Your Move, US Congress: EU and UN Back Iran Nuclear Accord
International bodies back diplomatic agreement, agree to lift punishing economic sanctions
Sending a strong signal to the U.S. Congress to follow suit, both the European Union and United Nations Security Council on Monday endorsed the nuclear agreement between Iran and world powers.
As part of the accord, both bodies agreed to end crippling economic sanctions against Iran in exchange for new limits to its domestic nuclear program.
Representatives from each of the 15 countries within the Security Council unanimously voted to back the landmark deal reached last week between Iran and the so-called P5+1 Nations, which include the United States, Russia, China, United Kingdom, France, Germany, and the European Union.
Following the Security Council vote, U.S. President Barack Obama said he hoped the move would "send a clear message that the overwhelming number of countries" recognize that diplomacy is "by far our strongest approach to ensuring that Iran does not get a nuclear weapon."
According to the text, in exchange for Iran's compliance, seven UN resolutions passed since 2006 to sanction Iran will be gradually terminated. However, BBC reports, "The resolution also allows for the continuation of the UN arms embargo on Iran for up to five years and the ban on sales of ballistic missile technology for up to eight."
The UN's nuclear watchdog, the International Atomic Energy Agency (IAEA), is charged with the "verification and monitoring of Iran's nuclear commitments."
Meeting in Brussels, EU Foreign Ministers also formally committed to lift economic sanctions against Iran. The lawmakers, though, also elected to maintain the EU's ban on the supply of ballistic missile technology and sanctions related to human rights, in accordance with the agreement.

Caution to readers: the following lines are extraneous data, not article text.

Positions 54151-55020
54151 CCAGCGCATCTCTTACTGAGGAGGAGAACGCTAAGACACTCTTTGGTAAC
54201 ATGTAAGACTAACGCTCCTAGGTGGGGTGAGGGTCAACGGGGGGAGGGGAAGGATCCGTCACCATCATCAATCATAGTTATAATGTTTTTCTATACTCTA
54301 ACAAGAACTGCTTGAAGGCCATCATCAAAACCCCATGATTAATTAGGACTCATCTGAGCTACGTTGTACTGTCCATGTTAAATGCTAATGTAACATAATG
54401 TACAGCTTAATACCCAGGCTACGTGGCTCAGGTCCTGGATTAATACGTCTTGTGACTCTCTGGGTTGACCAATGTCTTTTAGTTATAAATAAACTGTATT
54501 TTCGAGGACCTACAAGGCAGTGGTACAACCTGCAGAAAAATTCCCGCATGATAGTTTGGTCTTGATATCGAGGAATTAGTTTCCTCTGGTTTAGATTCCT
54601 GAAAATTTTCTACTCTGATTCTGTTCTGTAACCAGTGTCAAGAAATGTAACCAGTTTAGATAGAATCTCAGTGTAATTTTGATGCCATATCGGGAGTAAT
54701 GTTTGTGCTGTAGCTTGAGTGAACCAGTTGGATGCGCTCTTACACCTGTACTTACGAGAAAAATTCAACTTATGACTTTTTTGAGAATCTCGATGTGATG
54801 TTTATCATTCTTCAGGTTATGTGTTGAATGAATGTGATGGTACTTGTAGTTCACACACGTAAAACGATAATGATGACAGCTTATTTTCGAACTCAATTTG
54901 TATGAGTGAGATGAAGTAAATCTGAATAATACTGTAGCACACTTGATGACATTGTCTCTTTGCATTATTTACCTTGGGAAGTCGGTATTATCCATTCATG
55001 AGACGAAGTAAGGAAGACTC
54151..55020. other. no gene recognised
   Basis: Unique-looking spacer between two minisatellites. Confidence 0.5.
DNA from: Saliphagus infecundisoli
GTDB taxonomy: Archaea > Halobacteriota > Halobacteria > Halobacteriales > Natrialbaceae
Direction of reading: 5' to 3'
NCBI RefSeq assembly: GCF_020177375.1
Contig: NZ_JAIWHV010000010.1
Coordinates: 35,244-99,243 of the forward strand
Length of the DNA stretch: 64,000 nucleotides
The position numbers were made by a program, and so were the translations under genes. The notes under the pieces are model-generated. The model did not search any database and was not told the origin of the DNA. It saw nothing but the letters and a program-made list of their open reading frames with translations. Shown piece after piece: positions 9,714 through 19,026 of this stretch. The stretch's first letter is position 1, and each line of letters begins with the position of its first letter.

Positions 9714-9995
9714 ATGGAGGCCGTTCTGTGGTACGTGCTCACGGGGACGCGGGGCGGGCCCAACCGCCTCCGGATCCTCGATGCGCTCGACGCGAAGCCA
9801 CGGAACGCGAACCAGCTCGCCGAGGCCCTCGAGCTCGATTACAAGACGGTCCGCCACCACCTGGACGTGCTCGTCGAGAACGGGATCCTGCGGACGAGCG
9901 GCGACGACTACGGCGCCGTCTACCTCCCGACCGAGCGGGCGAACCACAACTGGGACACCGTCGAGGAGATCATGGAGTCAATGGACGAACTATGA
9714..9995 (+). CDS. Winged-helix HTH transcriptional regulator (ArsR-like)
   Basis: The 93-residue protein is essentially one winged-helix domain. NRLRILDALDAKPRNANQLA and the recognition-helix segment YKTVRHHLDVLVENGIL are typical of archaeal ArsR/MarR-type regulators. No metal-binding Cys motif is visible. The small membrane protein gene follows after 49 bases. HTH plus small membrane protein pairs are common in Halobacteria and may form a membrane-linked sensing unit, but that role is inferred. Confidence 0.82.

The votes mark another step forward within a major worldwide agreement, reached after years of arduous negotiations.
The onus now falls on the U.S. Congress to also approve the accord, which was formally given to both Houses on Sunday, beginning a 60-day deliberation period. Conservative U.S. lawmakers and other warhawks, echoing the words of Israeli Prime Minister Benjamin Netanyahu, have tried to thwart the international agreement.
"There is broad international consensus around this issue," Obama continued in his address. Then speaking beyond the agreement's critics, he added: "My working assumption is that Congress will pay attention to that broad basic consensus."
More than 150,000 people have so far signed a petition calling on Congress to back the deal and take us off "the path to confrontation and war with Iran."